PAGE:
Building Stonehenge? Interesting video on YouTube

While doing my link blog this morning and reading my feeds, I saw over on Michael Murphy’s blog I saw this video about how a guy finds innovative ways to move heavy blocks. I love videos like this.

Also on my link blog you’ll see some nice coffee designs and read why Frank Barnako is calling blog search engine Technorati “Technocrapi.”

Comments

  1. I helped a friend in Blackmountain North Carolina build a Stonehenge using similar techniques; it’s aliened with the winter and summer solstice and the equinoxes as well.

    Glad to see you read Mick Murphy he’s an amazing larger then life guy.

  2. I helped a friend in Blackmountain North Carolina build a Stonehenge using similar techniques; it’s aliened with the winter and summer solstice and the equinoxes as well.

    Glad to see you read Mick Murphy he’s an amazing larger then life guy.

  3. That is what I call leveraging an old technology.
    Give me a place to stand …

    Check out stone balancing via Google oogle too.

  4. That is what I call leveraging an old technology.
    Give me a place to stand …

    Check out stone balancing via Google oogle too.

  5. Bob Walsh, author of “MicroISV from Vision to Reality” showed part of this video during his keynote address to the European Shareware Conference (http://www.microisv.eu) last month in Cambridge.

    The geek community loved it!

    I subsequently visited Stonehenge later in November and couldn’t help thinking about small rock bearings and great holes dug in the ground as I marvelled at the size, weight and age of the stones.

  6. Bob Walsh, author of “MicroISV from Vision to Reality” showed part of this video during his keynote address to the European Shareware Conference (http://www.microisv.eu) last month in Cambridge.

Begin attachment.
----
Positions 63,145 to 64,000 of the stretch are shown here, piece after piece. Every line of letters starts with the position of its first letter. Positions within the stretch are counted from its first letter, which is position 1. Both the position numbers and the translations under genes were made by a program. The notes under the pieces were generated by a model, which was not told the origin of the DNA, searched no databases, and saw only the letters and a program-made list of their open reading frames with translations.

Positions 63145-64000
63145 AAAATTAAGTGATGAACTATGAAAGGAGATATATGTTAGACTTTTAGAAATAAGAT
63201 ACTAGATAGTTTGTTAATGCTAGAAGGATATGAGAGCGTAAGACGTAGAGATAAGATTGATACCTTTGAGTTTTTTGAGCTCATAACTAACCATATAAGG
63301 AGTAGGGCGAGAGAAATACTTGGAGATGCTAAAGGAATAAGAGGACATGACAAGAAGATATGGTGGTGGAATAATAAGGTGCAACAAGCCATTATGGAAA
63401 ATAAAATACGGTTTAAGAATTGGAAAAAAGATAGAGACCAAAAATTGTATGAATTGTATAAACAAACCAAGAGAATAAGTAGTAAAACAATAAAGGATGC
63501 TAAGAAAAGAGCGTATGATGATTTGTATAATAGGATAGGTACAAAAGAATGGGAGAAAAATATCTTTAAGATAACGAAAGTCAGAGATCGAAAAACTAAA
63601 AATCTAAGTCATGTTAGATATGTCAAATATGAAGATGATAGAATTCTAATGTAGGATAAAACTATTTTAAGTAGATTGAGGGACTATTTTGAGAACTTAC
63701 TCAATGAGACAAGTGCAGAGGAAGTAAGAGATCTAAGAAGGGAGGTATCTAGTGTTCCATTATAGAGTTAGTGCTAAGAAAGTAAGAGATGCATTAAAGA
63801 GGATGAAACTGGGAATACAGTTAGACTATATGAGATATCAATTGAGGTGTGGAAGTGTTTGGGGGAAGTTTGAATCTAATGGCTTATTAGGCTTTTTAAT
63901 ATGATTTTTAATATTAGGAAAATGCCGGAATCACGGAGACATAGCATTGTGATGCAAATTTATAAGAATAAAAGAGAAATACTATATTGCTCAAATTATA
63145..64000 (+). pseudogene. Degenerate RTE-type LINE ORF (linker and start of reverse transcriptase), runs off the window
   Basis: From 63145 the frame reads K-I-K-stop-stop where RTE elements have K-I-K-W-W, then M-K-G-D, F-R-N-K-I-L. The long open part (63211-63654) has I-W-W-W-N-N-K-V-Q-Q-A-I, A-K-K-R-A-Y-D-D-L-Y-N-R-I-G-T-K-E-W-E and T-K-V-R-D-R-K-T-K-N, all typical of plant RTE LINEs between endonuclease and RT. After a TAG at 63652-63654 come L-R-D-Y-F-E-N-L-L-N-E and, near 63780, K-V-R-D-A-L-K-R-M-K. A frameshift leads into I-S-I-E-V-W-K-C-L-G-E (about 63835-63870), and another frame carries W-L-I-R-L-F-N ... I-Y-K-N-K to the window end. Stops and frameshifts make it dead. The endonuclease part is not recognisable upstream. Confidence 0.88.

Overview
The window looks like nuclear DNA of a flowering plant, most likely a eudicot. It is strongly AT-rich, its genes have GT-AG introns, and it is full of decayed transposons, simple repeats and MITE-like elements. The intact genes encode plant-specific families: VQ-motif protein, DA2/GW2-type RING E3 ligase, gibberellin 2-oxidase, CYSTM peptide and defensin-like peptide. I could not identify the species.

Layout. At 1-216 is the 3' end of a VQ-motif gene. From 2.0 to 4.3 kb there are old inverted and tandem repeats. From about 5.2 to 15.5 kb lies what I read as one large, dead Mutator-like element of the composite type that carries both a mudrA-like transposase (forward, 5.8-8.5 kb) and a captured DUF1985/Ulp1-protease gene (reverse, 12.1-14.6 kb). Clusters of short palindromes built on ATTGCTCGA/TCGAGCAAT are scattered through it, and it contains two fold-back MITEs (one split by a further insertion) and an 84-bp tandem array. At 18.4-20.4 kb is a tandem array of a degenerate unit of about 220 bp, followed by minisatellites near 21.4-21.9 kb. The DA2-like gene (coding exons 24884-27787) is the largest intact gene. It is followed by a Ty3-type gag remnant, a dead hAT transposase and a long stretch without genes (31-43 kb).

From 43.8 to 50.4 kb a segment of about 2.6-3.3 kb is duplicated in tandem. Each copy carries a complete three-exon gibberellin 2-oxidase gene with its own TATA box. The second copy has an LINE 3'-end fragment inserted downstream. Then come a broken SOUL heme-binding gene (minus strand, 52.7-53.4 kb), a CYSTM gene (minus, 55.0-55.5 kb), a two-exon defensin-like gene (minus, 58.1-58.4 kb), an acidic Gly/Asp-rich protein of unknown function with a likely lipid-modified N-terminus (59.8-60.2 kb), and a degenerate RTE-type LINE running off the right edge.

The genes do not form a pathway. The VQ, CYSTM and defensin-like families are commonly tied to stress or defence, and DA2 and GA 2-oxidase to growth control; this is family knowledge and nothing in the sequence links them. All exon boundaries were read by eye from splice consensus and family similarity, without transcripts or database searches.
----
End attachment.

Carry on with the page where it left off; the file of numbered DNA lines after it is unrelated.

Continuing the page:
The geek community loved it!

    I subsequently visited Stonehenge later in November and couldn’t help thinking about small rock bearings and great holes dug in the ground as I marvelled at the size, weight and age of the stones.

  7. Impressive indeed, but I wonder about his theory about putting small rocks underneath the stones and then spinning them to move them. This would only work if the ground underneath was solid. That seems implausible at Stonehenge.

  8. Impressive indeed, but I wonder about his theory about putting small rocks underneath the stones and then spinning them to move them. This would only work if the ground underneath was solid. That seems implausible at Stonehenge.

  9. The link to Michael Murphy’s blog in your post, points to the same video (at Youtube) as the “this video” link. I’m guessing target was supposed to be http://blogs.technet.com/mjmurphy/archive/2006/12/06/who-says-science-isn-t-fun.aspx where Michael J. Murphy has a webLog.

    Other than that, what Wally T Wallington actually is acheiving is very impressing. Some background info and a few images from the process are availible at his site (http://www.theforgottentechnology.com/)…

  10. The link to Michael Murphy’s blog in your post, points to the same video (at Youtube) as the “this video” link. I’m guessing target was supposed to be http://blogs.technet.com/mjmurphy/archive/2006/12/06/who-says-science-isn-t-fun.aspx where Michael J. Murphy has a webLog.

    Other than that, what Wally T Wallington actually is acheiving is very impressing. Some background info and a few images from the process are availible at his site (http://www.theforgottentechnology.com/)…